HM Chief Inspector of Prisons for Scotland: Annual Report 2016-2017


Personal Officers

Despite the introduction of the role of Personal Officers and the availability of suitable training for them, it was disappointing to find that in many prisons the full roll-out of Personal Officers had not yet been achieved. The potential benefit of engaging constructively through these processes is substantial.

Time in cell

We were concerned to find that in many prisons, some prisoners were being confined to their cells for long periods of time each day. This was particularly true for prisoners who were held on restricted regimes, often for their own protection. We observed that prisoners on remand, too, are frequently held on restricted regimes. It is a legal requirement for all prisoners to be able to have at least one hour in the open air each day. They should not be restricted unnecessarily in their cells as a result of any form of informal isolation.


We regularly found that places on treatment programmes to address offending behaviour were limited. This meant that prisoners who had been identified as needing to complete a programme were unable to progress due to the lengthy waiting lists. 

"Successful healthcare depends on a shared responsibility between the healthcare staff and the operational management and staff in a prison."


Healthcare concerns were raised consistently in both inspection reports and in the findings of IPMs. The inquiry into healthcare in prison conducted by the Scottish Parliament’s Health and Sport Committee was welcome. HMIPS provided both written and oral evidence to assist the Committee in its deliberations. I hope that the Committee’s report will lead to improvements in the provision of healthcare in prisons, as the SPS and Scottish Government respond to the Committee’s report.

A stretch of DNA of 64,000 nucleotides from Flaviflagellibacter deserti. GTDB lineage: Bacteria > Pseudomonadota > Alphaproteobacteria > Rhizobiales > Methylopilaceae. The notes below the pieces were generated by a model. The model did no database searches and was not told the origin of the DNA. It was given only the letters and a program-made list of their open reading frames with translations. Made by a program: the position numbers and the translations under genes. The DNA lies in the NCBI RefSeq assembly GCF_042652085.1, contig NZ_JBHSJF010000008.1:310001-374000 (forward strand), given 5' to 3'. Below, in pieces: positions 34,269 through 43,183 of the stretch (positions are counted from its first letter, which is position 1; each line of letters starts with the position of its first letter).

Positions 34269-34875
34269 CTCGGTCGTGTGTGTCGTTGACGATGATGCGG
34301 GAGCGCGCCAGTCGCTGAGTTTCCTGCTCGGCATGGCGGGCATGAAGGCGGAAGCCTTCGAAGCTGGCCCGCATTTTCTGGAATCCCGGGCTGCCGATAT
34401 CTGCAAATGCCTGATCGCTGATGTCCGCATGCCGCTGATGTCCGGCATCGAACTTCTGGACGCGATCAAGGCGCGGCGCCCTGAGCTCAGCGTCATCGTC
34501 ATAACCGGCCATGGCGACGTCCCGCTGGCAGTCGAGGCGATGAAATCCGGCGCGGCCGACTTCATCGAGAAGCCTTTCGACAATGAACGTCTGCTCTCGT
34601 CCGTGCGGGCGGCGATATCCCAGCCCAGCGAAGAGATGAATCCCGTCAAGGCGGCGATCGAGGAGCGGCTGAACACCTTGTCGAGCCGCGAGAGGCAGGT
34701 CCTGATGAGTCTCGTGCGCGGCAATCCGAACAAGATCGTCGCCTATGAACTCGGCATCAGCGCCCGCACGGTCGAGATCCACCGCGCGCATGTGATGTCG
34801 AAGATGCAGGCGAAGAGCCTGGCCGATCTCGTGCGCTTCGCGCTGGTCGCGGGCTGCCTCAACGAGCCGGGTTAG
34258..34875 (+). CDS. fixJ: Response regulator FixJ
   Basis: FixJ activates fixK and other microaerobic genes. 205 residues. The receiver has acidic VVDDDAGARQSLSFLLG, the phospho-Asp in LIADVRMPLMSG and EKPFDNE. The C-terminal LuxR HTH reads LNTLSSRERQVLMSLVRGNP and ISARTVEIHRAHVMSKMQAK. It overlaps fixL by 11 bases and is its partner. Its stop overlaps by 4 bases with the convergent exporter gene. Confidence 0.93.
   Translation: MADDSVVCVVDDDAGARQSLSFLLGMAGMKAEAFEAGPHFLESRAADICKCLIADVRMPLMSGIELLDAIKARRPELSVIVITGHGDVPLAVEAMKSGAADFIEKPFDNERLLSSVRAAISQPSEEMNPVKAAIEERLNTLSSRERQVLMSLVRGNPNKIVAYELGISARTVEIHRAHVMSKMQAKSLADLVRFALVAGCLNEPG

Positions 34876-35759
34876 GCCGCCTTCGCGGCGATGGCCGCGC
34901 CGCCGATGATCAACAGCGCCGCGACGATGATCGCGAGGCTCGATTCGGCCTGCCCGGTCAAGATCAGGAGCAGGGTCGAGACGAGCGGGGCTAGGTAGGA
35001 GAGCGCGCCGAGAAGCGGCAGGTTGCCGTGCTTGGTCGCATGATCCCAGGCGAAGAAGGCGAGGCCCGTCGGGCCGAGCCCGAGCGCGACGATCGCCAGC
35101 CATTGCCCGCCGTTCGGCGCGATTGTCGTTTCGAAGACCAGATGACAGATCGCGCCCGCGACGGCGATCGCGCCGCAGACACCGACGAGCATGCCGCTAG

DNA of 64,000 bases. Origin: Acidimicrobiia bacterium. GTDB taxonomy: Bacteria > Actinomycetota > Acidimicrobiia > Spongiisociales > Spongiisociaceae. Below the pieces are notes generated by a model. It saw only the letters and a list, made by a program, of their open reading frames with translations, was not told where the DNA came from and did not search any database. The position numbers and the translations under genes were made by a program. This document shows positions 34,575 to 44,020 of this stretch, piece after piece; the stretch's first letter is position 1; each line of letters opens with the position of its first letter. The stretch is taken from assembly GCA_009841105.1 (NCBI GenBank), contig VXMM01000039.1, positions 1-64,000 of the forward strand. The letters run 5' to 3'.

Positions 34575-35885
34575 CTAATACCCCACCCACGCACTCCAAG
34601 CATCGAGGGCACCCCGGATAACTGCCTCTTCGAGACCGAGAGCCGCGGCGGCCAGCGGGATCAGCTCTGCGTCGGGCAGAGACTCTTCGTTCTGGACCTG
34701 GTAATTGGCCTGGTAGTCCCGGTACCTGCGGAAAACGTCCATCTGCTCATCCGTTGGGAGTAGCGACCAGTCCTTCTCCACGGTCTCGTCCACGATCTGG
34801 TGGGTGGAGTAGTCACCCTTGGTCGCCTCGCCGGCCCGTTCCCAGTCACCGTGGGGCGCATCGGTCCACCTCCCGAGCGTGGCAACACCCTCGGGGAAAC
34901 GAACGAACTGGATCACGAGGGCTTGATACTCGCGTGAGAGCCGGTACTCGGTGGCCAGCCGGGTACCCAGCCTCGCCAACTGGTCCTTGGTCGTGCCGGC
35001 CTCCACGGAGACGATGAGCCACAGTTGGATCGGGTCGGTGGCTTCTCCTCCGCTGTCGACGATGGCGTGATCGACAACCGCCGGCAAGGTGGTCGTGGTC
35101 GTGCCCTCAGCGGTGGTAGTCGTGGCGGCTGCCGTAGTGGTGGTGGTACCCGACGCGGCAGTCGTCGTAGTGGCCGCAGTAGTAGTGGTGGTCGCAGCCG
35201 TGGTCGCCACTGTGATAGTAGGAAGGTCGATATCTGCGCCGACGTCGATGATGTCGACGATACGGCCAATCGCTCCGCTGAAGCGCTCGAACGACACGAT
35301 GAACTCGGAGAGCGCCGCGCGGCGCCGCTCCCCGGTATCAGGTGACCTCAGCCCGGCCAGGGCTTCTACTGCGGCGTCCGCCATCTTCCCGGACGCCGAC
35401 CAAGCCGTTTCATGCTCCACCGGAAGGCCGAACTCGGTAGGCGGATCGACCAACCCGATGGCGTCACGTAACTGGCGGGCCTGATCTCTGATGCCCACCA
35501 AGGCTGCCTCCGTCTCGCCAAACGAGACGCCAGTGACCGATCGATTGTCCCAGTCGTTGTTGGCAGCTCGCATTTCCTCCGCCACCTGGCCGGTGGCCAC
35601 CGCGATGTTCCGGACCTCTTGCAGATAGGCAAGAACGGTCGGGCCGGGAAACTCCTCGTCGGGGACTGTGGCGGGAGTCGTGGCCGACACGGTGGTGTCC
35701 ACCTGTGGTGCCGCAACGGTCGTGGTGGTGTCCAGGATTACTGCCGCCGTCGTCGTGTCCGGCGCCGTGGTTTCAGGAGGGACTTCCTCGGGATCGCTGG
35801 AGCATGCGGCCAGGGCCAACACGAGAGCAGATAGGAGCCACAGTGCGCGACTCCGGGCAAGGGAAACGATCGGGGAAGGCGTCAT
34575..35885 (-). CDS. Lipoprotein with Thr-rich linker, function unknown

It is apparent that barriers to good healthcare can come from a number of sources. Staffing levels in health centres are sometimes inadequate, compounded by high levels of staff turnover. The operational prison regime can make it difficult for prisoners to be brought for clinical appointments. The arrangements for the dispensing of medications can often have an adverse impact on the wider operation of the prison. Successful healthcare depends on a shared responsibility between the healthcare staff and the operational management and staff in a prison. Clear governance is required to ensure clarity of responsibilities. Similarly, there needs to be greater clarity about responsibility for delivering the growing need for social care in prisons.

Access to opiate replacement therapy can be inconsistent between prisons and often does not reflect the practice in the community. Variations in prescribing practices between different prisons and between the community and prison provide further causes of dissatisfaction and are unsatisfactory. There is a need for a national IT prescribing system.

There continues to be a rise in instances of the use of novel psychoactive substances, commonly known as legal highs. These substances are illegal in prison and often lead to unpredictable behaviour, linked to high levels of violence.